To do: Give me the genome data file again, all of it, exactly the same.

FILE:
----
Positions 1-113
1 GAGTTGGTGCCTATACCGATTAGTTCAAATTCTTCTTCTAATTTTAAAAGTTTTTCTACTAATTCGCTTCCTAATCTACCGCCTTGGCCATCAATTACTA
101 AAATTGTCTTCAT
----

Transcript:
Positions 1-113
1 GAGTTGGTGCCTATACCGATTAGTTCAAATTCTTCTTCTAATTTTAAAAGTTTTTCTACTAATTCGCTTCCTAATCTACCGCCTTGGCCATCAATTACTA
101 AAATTGTCTTCAT